Subject: [cwj 133] Kajima Corp. pays to settle wartime past with Chinese slaves
From: Corporate Watch in Japanese <>
Date: Wed, 29 Nov 2000 15:41:44 -0800
Seq: 133

Wednesday, November 29 5:59 PM SGT 

Japanese contractor pays to settle wartime past with Chinese slaves

TOKYO, Nov 29 (AFP) - 

Japanese construction company Kajima Corp. finally agreed to settle its
dark wartime past on Wednesday by paying 500 million yen
(4.6 million dollars) to nearly 1,000 Chinese forced labourers.

In line with a proposal by the Tokyo High Court, the out-of-court
settlement ended a five-year battle, marking the first pay-out from a
Japanese company to compensate forced labourers from China.

"At the closure of the 20th century, today's reconciliation will serve as a
shining bridge to encourage the friendship of Japan and China
into the coming century," said Takashi Niimi, one of the lawyers
representing 11 plaintiffs.

The settlement relates to the treatment of 986 Chinese prisoners at
Kajima's Hanoaka copper mine in Akita, northern Japan, during
World War II.

Kajima will use the money to set up a fund with the Chinese Red Cross
Society which will be extended to cover not just the named
plaintiffs to the action but all the 986 original victims or their
surviving relatives.

While acknowledging the victims' sufferings, however, the construction
giant denied any legal responsibility.

"We had been continuing settlement talks based on the premise that the
company does not owe any legal responsibility," Kajima said in
a statement.

Although there were some reservations about the size of the proposed
settlement, which works out at 4,665 dollars per victim, "we
agreed to it as we fully appreciated the historical significance of the
reconciliation," said Niimi.

The agreement was ground-breaking, the plaintiffs said, given the previous
outright refusal of Japanese companies to demonstrate any
remorse for their wartime behaviour.

"Those who died in Hanaoka must be pleased to see this outcome today," said
Kazue Nakazawa, the 73 year-old widow of Li Kejin,
one of the original plaintiffs who died in March 1996. "The court brought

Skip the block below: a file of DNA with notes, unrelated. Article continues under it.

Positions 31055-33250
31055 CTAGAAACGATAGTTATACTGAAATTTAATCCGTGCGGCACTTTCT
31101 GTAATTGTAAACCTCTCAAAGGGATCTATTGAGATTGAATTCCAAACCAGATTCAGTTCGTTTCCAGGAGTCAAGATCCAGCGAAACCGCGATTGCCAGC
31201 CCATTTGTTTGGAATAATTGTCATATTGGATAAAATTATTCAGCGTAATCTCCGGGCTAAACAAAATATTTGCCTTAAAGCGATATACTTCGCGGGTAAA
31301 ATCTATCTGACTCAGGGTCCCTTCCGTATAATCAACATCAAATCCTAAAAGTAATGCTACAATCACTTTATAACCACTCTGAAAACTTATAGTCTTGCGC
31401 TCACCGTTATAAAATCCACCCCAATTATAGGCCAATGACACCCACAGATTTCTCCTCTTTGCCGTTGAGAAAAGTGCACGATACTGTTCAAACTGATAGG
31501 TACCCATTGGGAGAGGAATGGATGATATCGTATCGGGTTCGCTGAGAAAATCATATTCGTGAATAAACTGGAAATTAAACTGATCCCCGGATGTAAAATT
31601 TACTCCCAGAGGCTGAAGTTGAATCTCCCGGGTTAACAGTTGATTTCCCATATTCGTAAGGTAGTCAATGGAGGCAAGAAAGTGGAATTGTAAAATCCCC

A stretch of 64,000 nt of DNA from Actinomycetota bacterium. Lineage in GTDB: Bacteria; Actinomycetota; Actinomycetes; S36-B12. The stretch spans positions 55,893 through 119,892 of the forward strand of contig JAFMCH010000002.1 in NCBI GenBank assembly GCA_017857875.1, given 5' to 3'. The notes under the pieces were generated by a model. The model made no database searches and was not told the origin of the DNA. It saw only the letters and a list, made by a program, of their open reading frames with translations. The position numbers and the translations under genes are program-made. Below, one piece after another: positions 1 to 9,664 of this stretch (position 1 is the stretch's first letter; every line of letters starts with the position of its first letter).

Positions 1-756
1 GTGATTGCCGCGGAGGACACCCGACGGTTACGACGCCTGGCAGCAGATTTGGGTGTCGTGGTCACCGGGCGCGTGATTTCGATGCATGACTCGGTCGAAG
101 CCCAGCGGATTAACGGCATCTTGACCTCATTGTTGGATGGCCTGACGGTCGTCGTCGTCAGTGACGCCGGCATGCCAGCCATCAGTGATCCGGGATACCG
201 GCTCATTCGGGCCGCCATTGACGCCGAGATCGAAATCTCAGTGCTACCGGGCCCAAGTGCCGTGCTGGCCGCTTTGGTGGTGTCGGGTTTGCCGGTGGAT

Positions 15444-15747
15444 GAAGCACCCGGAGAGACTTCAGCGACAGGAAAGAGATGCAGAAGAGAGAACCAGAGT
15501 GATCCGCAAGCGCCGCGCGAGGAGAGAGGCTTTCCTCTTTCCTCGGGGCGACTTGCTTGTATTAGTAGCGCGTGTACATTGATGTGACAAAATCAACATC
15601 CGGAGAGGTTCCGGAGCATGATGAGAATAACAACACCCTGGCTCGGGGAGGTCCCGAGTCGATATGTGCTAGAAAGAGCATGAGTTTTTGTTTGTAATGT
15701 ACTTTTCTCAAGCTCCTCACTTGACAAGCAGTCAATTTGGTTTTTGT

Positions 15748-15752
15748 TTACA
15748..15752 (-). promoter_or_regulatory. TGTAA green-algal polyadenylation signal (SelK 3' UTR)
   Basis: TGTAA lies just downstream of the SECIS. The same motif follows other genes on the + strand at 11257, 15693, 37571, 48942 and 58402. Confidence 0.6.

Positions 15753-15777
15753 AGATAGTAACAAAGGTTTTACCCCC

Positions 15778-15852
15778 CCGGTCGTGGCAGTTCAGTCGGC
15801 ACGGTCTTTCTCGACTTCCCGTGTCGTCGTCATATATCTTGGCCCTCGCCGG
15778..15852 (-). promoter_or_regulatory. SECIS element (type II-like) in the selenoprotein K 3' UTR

us a thankful outcome."

"What I feel most strongly at this moment is what all these people,
including my husband, had in mind when they died," Nakazawa
said before bursting into tears.

Kajima, for its part, made a courageous decision, said a Chinese supporter
of the cause.

"The Chinese people are not absolutely satisfied by this outcome," said Lin
Boyao, who heads a Chinese residents' association in Japan.

"But there is hope for the future looking into the 21st century if they
(Japanese companies) reflect on their past and apologise so as not
to repeat their mistake," Lin said.

In one black episode, nearly 1,000 Chinese peasants and prisoners of war
were forced to divert a river next to the Hanaoka mine.

Conditions were so bad, with up to 30 malnourished prisoners dying every
week, that the Chinese slaves rioted on June 30 1945.

Four Japanese soldiers and one Chinese collaborator were killed in what
became known as the "Hanaoka Incident." Although many
prisoners escaped they were later caught, and at least 100 were tortured to
death in reprisal.

Of the original 986 prisoners, 418 died before the end of World War II.

Japanese firms, whose precursor companies were implicated in wartime forced
labour, including Kajima, had always insisted any
compensation claims had been settled in bilateral treaties between the

Some 40,000 Chinese were forcibly taken to Japan between April 1943 and
Japan's defeat in August 1945. Many were sent off to
work in appalling conditions in mines and factories run by Japanese
companies, such as Kajima.

In June 1995, the Hanaoka plaintiffs became the first Chinese war victims
to file a lawsuit in Japan, demanding 60.5 million yen in

Although the Tokyo District Court rejected the suit in December 1997, on
the grounds that the 20-year statute of limitations had
passed, on appeal the Tokyo High Court last September ordered the parties
to attempt to reach an out of court settlement.

In separate cases, three other Japanese companies -- steelmakers Nippon
Steel Corp., and NKK Corp. and bearing manufacturer,
Nachi-Fujikoshi -- have agreed payments to individual South Korean forced
labourers since 1997.

Around 60 compensation claims relating to wartime slavery are still
oustanding against the Japanese government or companies.

FAIR USE NOTICE. This document contains copyrighted material whose use has
not been specifically authorized by the copyright owner.  Corporate Watch
in Japanese is making this article available in our efforts to advance
understanding of ecological sustainability, human rights, economic
democracy and social justice issues. We believe that this constitutes a
'fair use' of the copyrighted material as provided for in section 107 of
the US Copyright Law. If you wish to use this copyrighted material for
purposes of your own that go beyond 'fair use', you must obtain permission
from the copyright owner.
Corporate Watch in Japanese
Transnational Resource and Action Center (TRAC)
P.O. Box 29344
San Francisco, CA 94129 USA
Tel: 1-415-561-6472
Fax: 1-415-561-6493
The Corporate Watch in Japanese (CWJ)
mailing list is a moderated email list in English designed to connect
activists campaigning against Japanese corporations and investments around
the world.
To unsubscribe from the CWJ mailing list, send an email to with text "unsubscribe cwj".  To subscribe to the CWJ
mailing list, send a message to with the text
"subscribe cwj"
The CWJ mailing list is NOT intended for wide distribution.  If you would
like to post messages from this list somewhere else, we ask that you first
contact us at

Return to Index
Return to cwj HOME